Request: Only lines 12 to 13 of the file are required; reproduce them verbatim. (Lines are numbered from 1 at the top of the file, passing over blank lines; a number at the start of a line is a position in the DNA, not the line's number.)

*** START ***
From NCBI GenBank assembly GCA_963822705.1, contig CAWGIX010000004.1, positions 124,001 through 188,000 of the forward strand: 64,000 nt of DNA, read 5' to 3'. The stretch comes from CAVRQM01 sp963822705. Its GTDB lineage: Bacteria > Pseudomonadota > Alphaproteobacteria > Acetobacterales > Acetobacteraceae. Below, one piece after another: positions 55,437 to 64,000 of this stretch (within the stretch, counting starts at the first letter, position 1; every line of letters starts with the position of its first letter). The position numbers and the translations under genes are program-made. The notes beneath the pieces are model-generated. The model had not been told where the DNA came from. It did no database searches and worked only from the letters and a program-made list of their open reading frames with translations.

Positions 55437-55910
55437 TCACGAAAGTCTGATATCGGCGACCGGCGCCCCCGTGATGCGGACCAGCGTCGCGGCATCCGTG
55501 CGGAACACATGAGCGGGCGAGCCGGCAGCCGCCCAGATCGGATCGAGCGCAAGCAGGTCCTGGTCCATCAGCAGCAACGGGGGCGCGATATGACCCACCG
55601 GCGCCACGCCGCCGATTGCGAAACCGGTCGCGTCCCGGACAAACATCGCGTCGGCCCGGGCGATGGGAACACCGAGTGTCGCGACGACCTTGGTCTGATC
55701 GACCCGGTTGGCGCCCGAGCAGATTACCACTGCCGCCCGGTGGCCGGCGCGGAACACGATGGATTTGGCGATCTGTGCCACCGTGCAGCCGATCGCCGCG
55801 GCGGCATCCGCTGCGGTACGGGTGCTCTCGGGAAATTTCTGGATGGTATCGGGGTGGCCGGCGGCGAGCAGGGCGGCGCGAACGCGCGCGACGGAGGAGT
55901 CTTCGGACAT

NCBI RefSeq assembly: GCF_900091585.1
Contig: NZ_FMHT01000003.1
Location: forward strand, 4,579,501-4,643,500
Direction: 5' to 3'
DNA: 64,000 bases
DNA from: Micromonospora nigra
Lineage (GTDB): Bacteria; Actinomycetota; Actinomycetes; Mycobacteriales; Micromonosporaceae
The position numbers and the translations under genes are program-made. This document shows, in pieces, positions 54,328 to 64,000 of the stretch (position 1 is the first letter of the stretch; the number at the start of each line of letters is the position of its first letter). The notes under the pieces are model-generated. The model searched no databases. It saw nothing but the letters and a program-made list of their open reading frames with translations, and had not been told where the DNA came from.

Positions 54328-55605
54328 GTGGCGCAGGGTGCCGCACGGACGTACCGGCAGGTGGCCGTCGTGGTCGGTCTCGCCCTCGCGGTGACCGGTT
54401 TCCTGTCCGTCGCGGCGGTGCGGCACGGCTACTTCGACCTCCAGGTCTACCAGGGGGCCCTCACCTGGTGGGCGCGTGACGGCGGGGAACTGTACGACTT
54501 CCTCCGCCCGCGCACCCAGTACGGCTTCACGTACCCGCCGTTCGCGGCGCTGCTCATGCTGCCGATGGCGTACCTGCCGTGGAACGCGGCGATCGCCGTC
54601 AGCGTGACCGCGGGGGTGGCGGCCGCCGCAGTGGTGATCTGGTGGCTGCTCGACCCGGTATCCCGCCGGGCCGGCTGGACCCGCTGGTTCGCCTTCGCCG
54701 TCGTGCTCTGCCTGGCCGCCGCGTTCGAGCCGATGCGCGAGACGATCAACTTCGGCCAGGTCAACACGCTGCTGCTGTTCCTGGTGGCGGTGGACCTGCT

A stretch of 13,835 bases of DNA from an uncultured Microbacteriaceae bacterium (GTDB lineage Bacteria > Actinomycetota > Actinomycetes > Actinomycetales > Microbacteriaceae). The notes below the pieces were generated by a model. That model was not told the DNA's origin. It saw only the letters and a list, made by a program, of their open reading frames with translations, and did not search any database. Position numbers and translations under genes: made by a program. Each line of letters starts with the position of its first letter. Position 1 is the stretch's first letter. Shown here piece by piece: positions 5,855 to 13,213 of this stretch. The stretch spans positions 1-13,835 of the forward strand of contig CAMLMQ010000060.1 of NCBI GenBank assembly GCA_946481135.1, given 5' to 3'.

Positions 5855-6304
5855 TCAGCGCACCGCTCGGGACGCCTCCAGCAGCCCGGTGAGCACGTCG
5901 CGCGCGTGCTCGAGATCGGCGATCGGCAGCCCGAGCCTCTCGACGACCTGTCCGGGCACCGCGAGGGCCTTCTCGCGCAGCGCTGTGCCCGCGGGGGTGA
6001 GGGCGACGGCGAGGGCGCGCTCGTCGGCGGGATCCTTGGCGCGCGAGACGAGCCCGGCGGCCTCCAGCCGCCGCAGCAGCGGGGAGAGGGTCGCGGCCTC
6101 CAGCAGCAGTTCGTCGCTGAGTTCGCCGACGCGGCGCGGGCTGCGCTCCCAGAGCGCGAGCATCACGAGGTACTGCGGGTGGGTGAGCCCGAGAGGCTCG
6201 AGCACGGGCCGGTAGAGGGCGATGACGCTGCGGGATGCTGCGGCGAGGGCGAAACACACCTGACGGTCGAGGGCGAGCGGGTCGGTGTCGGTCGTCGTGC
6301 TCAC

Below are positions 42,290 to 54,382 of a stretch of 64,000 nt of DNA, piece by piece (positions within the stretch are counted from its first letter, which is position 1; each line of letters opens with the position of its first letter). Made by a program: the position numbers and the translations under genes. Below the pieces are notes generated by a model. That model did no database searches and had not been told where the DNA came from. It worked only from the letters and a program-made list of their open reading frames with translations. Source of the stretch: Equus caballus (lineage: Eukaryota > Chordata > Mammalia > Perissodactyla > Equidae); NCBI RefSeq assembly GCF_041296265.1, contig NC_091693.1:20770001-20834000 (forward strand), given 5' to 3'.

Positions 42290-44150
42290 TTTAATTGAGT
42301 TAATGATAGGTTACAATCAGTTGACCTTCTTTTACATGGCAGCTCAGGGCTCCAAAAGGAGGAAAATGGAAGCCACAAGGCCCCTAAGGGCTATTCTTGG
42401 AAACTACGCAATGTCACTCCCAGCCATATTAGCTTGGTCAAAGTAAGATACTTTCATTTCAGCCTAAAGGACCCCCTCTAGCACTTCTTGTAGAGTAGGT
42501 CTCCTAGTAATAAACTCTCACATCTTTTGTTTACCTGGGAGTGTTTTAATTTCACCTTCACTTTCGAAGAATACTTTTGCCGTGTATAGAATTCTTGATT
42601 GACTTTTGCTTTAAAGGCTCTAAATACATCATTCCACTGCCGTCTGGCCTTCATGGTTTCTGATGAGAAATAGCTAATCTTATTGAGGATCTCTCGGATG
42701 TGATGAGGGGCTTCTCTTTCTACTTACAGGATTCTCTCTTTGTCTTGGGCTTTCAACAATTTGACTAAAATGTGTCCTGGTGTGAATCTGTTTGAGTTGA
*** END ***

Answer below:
Direction: 5' to 3'
DNA: 64,000 bases